Climate and environmental changes affect the occurrence of diseases transmitted between animals and humans

How are human and animal diseases in general affected by the climate becoming "wilder, wetter and warmer"? Solveig Jore's doctoral research shows that the tick Ixodes ricinus has spread over larger geographical areas in Norway and that climate and environmental changes, access to host animals and demography affect tick distribution in Norway. Furthermore, local climatic conditions can have a decisive influence on the ability of the tick to spread dangerous viruses. The climate can also play a role in the spread of gastrointestinal infections.

The effects of changes are the easiest to detect and are probably most pronounced near the limits of the infection or for the vector which carries the infection. Norway represents the northern distribution limit in Europe for the tick Ixodes ricinus and is therefore well suited as a location for investigating how climate changes affect the distribution of this tick.

By correlating different sources of data on tick distribution, we find that occurrences of the commonest species of tick in Norway (I. ricinus) have been reported considerably further north and higher up in mountainous regions than was formerly the case. The distribution pattern of I. ricinus has changed substantially over the last 50 years and we can now expect to find this tick as far north as Harstad, which is 400 km further north than previous records. The tick has also been detected at altitudes as high as 700-800 metres above sea level. This means that there is an increased risk of humans and animals becoming infected and falling ill in new areas of the country.

The occurrence of the tick-borne (TBE) has been documented in several parts of Norway for the first time. Research shows that the occurrence of the TBEV virus responsible for TBE in infected areas is at an equivalent level to that shown in other European studies. Jore examined the relationship between the distribution of the virus in the tick and microclimatic conditions at seven different collection points along the southern coast of Norway. Her findings suggest that the degree of humidity in the air can have a decisive effect on how this virus can survive/reproduce in the tick and then be transmitted to humans via bites.

Jore discovered a strong connection between a higher prevalence of ticks and changes in certain climatic factors, overgrown vegetation, an increase in the number of deer and the number of farms with ruminants.

The analyses carried out in this study underline the importance of taking into account seasonal fluctuations in climatic variables and not just average changes. Since the current changes in the climate are expected to increase the fluctuations in certain variables (i.e. changes in extreme values), Jore's doctoral research emphasises how important it is to focus on this aspect when evaluating the effects of climate changes and when modelling for the distribution of the disease.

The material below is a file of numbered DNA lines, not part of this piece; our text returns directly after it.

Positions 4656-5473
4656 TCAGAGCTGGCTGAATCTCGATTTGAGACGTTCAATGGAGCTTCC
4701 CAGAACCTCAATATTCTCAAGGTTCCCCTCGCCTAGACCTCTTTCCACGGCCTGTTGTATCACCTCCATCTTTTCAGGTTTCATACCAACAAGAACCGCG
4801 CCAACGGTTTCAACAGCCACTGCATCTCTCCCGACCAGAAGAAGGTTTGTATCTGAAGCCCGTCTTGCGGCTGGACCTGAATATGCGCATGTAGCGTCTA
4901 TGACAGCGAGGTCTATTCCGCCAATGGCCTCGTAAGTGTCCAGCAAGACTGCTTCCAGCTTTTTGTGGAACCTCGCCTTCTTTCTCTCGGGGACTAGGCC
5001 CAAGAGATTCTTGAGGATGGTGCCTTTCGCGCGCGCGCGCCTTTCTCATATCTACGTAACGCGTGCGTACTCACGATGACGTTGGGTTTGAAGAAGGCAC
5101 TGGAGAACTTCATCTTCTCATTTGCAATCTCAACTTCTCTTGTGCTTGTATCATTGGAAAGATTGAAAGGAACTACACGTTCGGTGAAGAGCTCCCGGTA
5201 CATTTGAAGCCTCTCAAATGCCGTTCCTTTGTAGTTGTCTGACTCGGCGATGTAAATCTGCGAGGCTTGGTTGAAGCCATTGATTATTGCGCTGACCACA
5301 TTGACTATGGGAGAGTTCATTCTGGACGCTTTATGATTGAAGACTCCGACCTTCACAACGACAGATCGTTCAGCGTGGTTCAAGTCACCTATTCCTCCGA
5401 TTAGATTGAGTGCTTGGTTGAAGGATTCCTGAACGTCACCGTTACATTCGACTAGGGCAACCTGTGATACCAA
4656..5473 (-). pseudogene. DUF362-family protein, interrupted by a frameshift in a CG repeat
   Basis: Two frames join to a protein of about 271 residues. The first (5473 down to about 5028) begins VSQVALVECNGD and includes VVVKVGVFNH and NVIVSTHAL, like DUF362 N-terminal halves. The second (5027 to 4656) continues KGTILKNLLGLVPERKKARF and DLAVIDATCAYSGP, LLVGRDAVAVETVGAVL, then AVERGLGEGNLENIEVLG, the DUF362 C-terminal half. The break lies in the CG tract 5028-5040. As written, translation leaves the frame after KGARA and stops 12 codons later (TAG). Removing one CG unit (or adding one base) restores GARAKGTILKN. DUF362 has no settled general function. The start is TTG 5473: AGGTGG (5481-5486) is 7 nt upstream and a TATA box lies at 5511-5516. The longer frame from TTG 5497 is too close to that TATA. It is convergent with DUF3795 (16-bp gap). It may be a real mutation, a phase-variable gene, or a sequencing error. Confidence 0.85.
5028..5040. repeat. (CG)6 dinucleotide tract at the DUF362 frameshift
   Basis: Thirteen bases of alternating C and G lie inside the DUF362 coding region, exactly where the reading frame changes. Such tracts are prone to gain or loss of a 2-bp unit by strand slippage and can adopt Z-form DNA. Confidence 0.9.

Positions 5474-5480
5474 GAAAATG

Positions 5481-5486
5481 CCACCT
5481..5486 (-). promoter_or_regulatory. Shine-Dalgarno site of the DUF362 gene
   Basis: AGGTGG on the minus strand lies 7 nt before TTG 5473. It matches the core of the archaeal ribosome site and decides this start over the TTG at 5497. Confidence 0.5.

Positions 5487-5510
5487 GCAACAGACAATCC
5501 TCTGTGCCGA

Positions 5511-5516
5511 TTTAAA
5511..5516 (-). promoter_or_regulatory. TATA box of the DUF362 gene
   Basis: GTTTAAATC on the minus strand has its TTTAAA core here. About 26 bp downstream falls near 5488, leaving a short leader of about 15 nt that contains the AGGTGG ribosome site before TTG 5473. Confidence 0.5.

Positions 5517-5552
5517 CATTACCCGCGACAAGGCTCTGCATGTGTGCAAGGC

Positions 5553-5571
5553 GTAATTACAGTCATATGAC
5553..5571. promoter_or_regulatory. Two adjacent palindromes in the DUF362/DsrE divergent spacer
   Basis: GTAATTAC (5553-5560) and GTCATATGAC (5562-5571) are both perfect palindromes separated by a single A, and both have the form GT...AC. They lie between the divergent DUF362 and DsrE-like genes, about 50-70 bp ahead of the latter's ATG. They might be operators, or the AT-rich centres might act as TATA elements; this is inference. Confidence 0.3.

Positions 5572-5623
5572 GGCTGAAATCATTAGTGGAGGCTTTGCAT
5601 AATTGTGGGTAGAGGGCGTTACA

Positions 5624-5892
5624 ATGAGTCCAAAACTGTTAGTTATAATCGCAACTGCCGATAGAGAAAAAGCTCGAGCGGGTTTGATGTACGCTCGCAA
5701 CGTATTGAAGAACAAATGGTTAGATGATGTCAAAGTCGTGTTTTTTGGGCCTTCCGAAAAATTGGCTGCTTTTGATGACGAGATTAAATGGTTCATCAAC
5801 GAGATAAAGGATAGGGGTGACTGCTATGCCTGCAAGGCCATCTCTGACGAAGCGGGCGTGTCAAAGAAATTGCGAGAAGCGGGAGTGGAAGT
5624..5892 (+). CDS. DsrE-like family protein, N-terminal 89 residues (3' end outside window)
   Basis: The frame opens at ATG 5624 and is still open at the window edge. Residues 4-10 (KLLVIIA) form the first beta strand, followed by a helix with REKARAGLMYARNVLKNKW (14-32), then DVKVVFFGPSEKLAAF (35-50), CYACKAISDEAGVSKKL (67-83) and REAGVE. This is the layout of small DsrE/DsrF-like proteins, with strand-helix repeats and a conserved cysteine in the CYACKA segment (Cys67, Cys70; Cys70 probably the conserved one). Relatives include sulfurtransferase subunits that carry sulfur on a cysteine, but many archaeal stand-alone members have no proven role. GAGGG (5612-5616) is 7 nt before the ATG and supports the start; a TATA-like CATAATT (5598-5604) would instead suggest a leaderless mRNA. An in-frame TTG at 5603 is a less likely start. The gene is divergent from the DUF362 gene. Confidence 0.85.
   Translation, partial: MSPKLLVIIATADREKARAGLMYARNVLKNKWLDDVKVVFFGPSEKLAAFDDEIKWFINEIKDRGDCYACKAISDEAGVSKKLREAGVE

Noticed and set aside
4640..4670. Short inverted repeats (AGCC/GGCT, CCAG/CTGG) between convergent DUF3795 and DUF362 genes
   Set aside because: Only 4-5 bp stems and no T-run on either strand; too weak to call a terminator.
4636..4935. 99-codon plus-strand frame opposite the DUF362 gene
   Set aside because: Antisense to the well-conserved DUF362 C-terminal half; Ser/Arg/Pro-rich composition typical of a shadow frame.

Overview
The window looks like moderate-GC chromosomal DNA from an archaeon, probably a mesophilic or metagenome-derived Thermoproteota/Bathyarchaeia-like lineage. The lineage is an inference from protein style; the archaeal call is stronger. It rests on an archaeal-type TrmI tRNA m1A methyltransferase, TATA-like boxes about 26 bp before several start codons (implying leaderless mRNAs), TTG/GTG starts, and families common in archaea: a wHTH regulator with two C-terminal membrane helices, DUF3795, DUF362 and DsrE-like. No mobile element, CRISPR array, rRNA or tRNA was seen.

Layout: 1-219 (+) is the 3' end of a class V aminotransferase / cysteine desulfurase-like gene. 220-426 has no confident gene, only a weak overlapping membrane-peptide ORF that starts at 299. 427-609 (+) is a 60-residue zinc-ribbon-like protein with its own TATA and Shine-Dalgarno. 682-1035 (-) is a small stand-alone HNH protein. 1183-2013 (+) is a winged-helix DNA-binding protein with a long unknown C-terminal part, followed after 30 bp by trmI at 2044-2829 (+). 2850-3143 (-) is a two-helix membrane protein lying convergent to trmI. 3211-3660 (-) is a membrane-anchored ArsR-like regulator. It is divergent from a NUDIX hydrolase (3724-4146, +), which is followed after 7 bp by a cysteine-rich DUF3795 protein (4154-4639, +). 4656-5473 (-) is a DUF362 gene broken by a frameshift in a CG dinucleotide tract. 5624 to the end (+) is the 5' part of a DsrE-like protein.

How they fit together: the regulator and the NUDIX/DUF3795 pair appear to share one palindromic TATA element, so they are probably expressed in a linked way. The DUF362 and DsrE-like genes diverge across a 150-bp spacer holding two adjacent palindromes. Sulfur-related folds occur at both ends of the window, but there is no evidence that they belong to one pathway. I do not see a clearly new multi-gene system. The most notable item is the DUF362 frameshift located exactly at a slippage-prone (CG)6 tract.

Campylobacteriosis is the most common bacterial cause of gastrointestinal disease in humans in Norway and Europe, and chicken is believed to be a main source of infection in humans. The occurrence of this disease in humans and chickens was studied in six European countries and in all the countries, there were clear seasonal and correlated variations in both types of the disease, with the highest incidence occurring in the summer. These variations may be due to the changes in temperature themselves, or to factors influenced by temperature changes in the summer season.

More information: BVSc Solveig Jore defended her doctoral research at the Norwegian School of Veterinary Science on 4th April 2013 with a thesis entitled: "The impact of climatic factors upon Zoonotic diseases – an epidemiological investigation"

add to favorites email to friend print save as pdf

Related Stories

Ticks challenge climate theory

Jun 08, 2007

As key players in the spread of disease ticks aren’t exactly man’s best friend but, according to Oxford University scientists, they may offer a vital clue that climate change is not to blame for an upsurge in many human ...

Migratory birds can spread haemorrhagic fever

Oct 23, 2012

A type of haemorrhagic fever that is prevalent in Africa, Asia, and the Balkans has begun to spread to new areas in southern Europe. Now Swedish researchers have shown that migratory birds carrying ticks are the possible ...

Ticks are on the march in Britain

Mar 23, 2011

The prevalence of ticks attaching to dogs in Great Britain has been mapped by scientists as part of a national tick survey. The findings reveal that the number of dogs infested with the blood-sucking parasites ...

Surprising study results: More cattle means less Lyme disease

Apr 16, 2012

(Phys.org) -- The abundance of cattle is the primary influence on the prevalence of two tick-borne pathogens, according to a paper in the April Applied and Environmental Microbiology. One of these, Anaplasma phagocytophilum, causes ...

Recommended for you

Florida university opens TB lab in Haiti

16 minutes ago

The University of Florida on Wednesday opened a state-of-the-art lab in Haiti to train researchers to better understand and fight tuberculosis.

Impact of whooping cough vaccination revealed

3 hours ago

The most comprehensive study to date of the family of bacteria that causes whooping cough points to more effective vaccine strategies and reveals surprising findings about the bacteria's origin and evolution. The new results ...

Saudi announces 11 new MERS infections

7 hours ago

Saudi Arabia on Wednesday announced 11 new cases of MERS, including a 13-year-old child, as its acting health minister vowed to keep the public better informed on the coronavirus.

User comments